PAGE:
Use Career Day to Chart Your Own Path
Most career fields have a prescribed path to success: you go to school for X number of years; you target certain types of entry-level jobs; then you work toward a series of promotions or entrepreneurial endeavors to reach your desired goal.
If you come to
IYRS & RIMTA Career Day hoping to get information on a prescribed path to success in the marine and composites industries, there is bad news and good news. The bad news: You won’t find a ladder of steps you need to follow to be successful. The good news: You won’t find a ladder of steps you need to follow to be successful. Mixing Interests, Skills, and a Chosen Lifestyle Come to Career Day and you’ll meet business owners and managers who have all followed different paths to build their careers. The only thing they have in common is they followed the same equation of mixing their interests, their skills, and the lifestyle of their choice to build a lifetime of satisfying work. Some of those individuals mixed a passion for boats with strong hands-on skills and a desire to live near the water. Some mixed a love for working with wood and a strong business sense to set up their own boatbuilding shop. Others mixed a love for building with composites and a strong problem-solving sense to build a business making composite components for many industries. At Career Day, you will talk with a number of these business owners and managers and build your network of contacts. And you may find the time to ask some of those individuals how they built their careers. You’ll learn a lot from their answers and come away with a greater sense of the possibilities that can be found in the marine and composites trades. Read About Graduates Who Have Charted their Own Paths Before you head to Career Day, read the stories of the IYRS graduates who have all taken a different route to find a job they enjoy going to each morning.
You’ll read about grads such as
Felix Schliebitz, who turned his IYRS education into a ticket around the world as shore crew for PUMA Ocean Racing in the Volvo Ocean Race; or Doug Park, who turned his passion for building boats into a successful business opportunity as an owner of Redd’s Pond Boatworks in Marblehead, Massachusetts; or Heather Gardner, who used her IYRS education to help manage and maintain a fleet of beautiful classic racing yachts. Use Three Breakout Sessions to Deepen Your KnowledgeAttend the three breakout sessions at Career Day to build your knowledge further about these two industries and get acquainted with some of the leaders in the field.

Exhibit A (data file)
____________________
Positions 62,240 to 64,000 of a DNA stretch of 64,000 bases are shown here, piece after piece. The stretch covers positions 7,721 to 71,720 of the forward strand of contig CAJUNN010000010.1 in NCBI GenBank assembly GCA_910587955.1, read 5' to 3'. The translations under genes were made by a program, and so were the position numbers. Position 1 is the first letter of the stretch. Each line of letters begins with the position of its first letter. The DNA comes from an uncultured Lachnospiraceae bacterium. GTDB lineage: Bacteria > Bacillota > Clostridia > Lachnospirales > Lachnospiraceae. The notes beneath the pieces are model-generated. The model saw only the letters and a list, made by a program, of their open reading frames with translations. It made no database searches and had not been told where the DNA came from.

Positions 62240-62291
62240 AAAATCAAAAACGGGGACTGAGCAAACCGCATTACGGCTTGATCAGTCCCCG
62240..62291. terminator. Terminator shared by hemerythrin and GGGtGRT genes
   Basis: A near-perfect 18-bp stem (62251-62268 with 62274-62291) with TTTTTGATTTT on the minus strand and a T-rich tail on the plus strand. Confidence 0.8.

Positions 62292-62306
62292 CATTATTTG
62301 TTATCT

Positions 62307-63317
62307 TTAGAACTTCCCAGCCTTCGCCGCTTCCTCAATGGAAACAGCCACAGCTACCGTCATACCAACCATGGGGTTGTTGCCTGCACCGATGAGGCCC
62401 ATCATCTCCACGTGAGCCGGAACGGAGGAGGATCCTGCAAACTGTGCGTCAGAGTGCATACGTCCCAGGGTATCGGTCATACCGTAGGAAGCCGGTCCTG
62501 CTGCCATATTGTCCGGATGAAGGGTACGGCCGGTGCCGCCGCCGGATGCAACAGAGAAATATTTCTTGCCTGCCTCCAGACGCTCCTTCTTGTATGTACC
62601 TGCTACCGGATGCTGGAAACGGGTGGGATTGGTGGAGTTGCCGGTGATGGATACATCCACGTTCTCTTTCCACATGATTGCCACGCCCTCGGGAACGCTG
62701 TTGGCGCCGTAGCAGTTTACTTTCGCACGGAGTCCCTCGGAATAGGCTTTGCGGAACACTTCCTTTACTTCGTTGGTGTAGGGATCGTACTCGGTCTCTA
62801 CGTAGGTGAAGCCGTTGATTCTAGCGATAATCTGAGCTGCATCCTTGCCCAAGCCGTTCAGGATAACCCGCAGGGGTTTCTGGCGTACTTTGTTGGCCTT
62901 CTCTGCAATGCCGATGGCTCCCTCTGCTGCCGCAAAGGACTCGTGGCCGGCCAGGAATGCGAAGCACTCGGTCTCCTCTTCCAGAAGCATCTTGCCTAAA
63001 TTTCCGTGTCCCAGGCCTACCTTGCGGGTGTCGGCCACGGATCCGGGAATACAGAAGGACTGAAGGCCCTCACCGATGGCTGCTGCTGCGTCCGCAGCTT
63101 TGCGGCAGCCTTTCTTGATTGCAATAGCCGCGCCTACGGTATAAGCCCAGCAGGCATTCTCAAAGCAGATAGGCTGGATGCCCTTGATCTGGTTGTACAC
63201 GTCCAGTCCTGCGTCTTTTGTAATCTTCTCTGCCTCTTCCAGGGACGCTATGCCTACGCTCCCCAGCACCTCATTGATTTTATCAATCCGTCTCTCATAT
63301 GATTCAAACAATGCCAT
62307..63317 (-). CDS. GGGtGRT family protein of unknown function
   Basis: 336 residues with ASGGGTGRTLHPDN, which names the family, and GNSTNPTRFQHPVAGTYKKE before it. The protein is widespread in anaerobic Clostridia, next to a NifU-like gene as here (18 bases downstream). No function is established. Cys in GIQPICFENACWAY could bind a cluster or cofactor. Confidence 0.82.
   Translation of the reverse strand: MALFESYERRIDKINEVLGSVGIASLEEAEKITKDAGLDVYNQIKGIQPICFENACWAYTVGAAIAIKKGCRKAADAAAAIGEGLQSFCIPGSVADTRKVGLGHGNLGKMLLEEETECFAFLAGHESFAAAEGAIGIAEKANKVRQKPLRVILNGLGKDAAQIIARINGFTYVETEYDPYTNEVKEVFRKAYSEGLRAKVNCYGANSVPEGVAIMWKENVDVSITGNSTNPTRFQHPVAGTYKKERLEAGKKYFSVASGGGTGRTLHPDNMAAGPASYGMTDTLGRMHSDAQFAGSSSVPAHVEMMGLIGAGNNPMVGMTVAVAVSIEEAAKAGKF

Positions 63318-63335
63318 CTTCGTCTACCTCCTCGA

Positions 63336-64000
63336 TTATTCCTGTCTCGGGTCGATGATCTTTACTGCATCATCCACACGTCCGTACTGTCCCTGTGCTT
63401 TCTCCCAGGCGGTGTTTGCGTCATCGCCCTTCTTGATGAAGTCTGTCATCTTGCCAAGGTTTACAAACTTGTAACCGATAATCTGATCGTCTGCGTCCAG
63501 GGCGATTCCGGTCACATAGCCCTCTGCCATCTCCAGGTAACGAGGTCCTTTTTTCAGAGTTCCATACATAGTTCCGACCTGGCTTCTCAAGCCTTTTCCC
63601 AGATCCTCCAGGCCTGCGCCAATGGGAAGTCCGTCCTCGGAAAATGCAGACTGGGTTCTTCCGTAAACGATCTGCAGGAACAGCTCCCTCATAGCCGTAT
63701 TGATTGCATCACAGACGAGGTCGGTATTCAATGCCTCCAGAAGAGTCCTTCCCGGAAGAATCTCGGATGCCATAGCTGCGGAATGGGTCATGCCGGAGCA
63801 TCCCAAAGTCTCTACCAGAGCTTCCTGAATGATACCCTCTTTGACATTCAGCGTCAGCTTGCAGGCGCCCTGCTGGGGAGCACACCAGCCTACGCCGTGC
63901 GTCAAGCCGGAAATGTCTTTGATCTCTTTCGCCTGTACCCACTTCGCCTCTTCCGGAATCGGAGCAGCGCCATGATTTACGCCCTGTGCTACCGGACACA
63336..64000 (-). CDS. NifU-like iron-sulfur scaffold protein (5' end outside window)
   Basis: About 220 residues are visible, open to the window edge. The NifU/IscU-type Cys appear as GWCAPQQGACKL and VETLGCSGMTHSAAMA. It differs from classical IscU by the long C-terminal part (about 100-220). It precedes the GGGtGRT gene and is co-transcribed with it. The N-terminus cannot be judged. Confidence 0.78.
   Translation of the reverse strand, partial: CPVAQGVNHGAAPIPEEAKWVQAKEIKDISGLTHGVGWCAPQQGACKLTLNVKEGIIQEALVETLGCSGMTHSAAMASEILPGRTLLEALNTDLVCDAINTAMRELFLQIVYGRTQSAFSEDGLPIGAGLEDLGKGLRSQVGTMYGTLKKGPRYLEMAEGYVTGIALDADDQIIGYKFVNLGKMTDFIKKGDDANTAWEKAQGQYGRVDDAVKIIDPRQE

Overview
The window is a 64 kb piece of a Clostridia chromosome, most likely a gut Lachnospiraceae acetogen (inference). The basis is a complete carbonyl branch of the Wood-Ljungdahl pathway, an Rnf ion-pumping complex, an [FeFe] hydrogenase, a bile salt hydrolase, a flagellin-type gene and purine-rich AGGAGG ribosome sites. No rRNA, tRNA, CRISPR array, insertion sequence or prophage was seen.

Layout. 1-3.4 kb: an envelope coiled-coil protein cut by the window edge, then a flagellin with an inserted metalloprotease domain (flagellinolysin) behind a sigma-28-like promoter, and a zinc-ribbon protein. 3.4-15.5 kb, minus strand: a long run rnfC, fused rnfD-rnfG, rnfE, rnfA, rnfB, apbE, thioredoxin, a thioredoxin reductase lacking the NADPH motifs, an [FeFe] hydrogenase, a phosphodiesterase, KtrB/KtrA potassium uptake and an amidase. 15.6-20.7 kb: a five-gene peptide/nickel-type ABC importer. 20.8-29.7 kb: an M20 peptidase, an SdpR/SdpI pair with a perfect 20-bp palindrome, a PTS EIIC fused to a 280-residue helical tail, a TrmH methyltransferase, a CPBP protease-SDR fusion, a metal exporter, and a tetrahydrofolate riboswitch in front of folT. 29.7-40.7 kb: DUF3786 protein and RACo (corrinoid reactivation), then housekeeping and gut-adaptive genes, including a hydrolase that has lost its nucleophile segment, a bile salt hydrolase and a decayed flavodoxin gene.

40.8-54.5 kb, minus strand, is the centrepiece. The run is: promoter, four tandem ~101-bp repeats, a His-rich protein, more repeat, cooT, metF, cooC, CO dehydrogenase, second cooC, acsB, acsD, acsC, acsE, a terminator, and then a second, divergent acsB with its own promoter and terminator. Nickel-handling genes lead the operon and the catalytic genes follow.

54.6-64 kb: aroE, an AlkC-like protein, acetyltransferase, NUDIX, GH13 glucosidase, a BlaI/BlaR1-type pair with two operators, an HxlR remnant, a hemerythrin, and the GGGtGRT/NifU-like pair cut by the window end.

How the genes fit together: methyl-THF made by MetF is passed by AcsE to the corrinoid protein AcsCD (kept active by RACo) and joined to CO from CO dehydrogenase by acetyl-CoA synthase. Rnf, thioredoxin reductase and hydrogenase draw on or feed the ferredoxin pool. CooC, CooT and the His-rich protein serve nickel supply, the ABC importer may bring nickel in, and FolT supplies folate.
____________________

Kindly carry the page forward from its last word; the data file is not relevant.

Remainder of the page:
You’ll learn how to navigate your job search; you’ll learn how Brewer Yacht Yards, with 23 boat yards located between Maryland and Maine, defines their model employee; and you’ll come away with knowledge about the skills you need for careers in these two industries and how you can build them at schools like IYRS or in programs offered by the Rhode Island Marine Trades Association.
If you have a sincere interest in the marine and composites industries and are willing to work hard, you will soon find that you too can chart your own career path using that same equation many others have—mixing your interests and your skills with the type of lifestyle you want to lead.
REGISTER TO ATTEND CAREER DAY FOR FREE 03/02/15 El Colín Will Aurigemma’s Boatbuilding & Restoration Blog
I was in the mountains above Puerto Plata working on a water tank with a few fellow Peace Corps volunteers. One of them was finishing an aqueduct project in a remote community he’d been living in for over two years. I was using a hand saw to square the ends of newly harvested wooden poles that would make the formwork for the top of the tank. A couple of the older men, born and raised in the campo, watched me and waited while I sawed. And sawed, and sawed. One of them, unable to wait any longer, spoke up. “Eso no es.” It means something like, “That’s not how you do it, stupid.” I sensed an impending machismo display. They happen when a person, usually a man, feels a cultural pressure to show that he is better at a certain thing than another person, usually another man, no matter how good that other person is. I gave the man a look that said, “Back off, hombre. I know how to saw.” My Spanish was not yet good enough to say it with words, so a look was all I could give…